Shoot That Poison Arrow...

'Time's Arrow' - Martin Amis

There's a fine line between unworkable gimmick and usable premise sometimes. Imagine getting the idea to write a story but tell it backwards, as Amis has done here. Where would you start? At the end obviously. Or, at the beginning, and write backwards. If you choose to tell it first person, then how do you deal with the question of consciousness of surroundings, and the concept of learning new things.
Martin Amis has chosen a slightly different tack in working this device through, to tell it from the first person but at the same time an objective narrator. Tricky to envisage, I know, but basically Time's Arrow is written from the perspective of someone dwelling within someone else - that way the protagonist's external body has all the trappings of normality in that he can function just as anyone can, but the perception of things is set back: you can learn alongside the anonymous narrator as a multitude of bewildering concepts fall into place. In fact, this method is incredibly engrossing - I read most of it while on the train to and from work, and I really had to pay attention to what I was doing once I alighted. It's a narrative technique that really challenges you while reading.

In fact, as it works out, this system is very succesful. Rather than the traditional plot revelations and new discoveries of a traditional, linear story, in this novel every new thing that is discovered is an explanation for something you've already read: so, for example if Tod Friendly (the main character) starts of by welcoming a girl entering his room by shouting, you can see afterwards the cause of this, the catastrophic argument. While it takes a little time to get your head around the principle in the novel, it actually makes more sense than you expect and you find yourself thoroughly sympathetic with a character that, by the end of the book, you realise you shouldn't have had any sympathy for whatsoever.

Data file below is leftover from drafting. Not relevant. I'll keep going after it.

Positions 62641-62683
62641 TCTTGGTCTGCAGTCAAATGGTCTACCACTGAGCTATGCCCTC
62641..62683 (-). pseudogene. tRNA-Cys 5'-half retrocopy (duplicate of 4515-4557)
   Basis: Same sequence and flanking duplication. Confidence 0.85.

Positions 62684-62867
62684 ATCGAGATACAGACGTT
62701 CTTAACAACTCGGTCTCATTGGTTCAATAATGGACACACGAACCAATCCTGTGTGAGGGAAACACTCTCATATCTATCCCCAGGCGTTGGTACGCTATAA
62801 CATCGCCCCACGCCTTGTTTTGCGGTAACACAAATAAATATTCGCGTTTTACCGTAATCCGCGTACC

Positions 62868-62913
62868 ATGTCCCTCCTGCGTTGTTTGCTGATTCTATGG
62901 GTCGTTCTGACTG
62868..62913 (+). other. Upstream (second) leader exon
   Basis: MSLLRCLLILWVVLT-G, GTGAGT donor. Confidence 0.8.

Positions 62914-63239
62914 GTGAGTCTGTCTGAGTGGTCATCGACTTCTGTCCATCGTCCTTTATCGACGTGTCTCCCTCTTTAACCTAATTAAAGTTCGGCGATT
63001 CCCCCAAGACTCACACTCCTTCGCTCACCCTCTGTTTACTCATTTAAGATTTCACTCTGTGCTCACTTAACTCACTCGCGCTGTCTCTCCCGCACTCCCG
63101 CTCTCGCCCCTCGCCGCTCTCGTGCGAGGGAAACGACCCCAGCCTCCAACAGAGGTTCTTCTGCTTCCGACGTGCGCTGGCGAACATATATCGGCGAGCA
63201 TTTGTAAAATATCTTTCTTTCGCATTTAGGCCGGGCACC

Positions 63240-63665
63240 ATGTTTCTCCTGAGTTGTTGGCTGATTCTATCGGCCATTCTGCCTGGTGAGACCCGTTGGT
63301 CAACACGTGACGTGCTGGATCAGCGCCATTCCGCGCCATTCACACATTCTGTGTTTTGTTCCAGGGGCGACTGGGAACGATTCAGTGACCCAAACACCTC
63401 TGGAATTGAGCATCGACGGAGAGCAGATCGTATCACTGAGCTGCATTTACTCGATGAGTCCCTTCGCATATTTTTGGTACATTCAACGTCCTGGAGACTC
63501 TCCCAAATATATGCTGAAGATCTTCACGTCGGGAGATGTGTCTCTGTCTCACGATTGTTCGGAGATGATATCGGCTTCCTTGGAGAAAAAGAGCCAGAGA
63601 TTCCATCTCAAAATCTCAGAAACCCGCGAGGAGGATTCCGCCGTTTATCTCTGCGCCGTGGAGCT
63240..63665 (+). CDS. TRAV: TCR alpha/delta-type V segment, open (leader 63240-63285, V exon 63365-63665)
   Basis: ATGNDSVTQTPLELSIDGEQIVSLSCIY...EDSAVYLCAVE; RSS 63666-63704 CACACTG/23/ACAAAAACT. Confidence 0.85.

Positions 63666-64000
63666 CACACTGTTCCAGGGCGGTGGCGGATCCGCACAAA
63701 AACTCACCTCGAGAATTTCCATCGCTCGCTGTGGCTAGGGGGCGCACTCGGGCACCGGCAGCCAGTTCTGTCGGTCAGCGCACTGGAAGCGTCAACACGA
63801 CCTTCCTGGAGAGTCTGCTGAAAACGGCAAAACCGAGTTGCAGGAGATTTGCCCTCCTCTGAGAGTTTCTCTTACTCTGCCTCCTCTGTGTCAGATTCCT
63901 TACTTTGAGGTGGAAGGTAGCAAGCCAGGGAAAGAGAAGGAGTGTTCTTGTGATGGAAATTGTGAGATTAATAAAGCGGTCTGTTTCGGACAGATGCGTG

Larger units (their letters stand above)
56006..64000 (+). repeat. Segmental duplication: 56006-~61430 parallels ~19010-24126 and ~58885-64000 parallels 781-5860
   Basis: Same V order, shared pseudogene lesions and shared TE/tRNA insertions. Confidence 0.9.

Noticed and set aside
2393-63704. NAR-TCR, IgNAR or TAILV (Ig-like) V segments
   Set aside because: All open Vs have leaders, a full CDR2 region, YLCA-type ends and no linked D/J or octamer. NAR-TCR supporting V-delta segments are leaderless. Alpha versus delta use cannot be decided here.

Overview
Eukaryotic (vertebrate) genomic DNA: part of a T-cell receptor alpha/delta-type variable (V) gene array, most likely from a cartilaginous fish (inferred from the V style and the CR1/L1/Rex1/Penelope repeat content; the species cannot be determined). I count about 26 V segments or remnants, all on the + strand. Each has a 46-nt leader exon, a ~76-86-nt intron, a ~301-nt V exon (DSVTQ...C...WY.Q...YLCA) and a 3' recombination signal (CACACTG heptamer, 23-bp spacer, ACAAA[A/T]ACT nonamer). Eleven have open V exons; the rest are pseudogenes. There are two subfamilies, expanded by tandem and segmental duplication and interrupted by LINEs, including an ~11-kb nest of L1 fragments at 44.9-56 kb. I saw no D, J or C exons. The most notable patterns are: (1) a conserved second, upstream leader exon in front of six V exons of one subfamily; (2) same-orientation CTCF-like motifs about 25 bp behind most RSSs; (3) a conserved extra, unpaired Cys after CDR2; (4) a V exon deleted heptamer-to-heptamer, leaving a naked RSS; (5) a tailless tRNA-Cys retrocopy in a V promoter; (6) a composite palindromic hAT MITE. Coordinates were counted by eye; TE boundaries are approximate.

It's an incredibly sad book in many ways: with quotes like, "I keep expecting the world to make sense, although I know it never will," your heart pours out to this poor soul (almost literally) that has to suffer such bewilderment at the hands of an unknowing, uncaring host. Even when considered in a 'forward' manner, Tod Friendly doesn't have a particularly happy life and more and more of the reasoning behind this is experienced as the book progresses.

I've ummed and aahed about how much I should let on of the story, but needs must to tell of the focal point of the story. For Tod Friendly is in fact, not Tod Friendly at all. This all-American doctor is actually a German doctor with a faultless English accent which once enabled his assimilation into America from Nazi Germany before the war. Or should I say after, because as the narrative explains, this man escaped at the end of the war to America via Portugal - if you follow the book as is written then almost immediately in part two, you find yourself at the business end of Auschwitz-Birkenau 'creating' thousands upon thousands of Jews...

It's certainly a new way of looking at the Holocaust and one that arrests your attention as to what actually happened. In my opinion, anything that can make you gasp with realisation as the true story makes itself known is worth reading, and this is certainly a worthy cause. The book is very well written (even despite the lack of comparable literature), and the story is compellingly told: I've not really been familiar with much of Amis' work, but based on this book one can certainly state a case for an author who's willing to challenge tradition, perception and expectation. It's not the most perfect novel I've read in terms of execution, but he's set himself a pretty large challenge and for the most part, has matched it.

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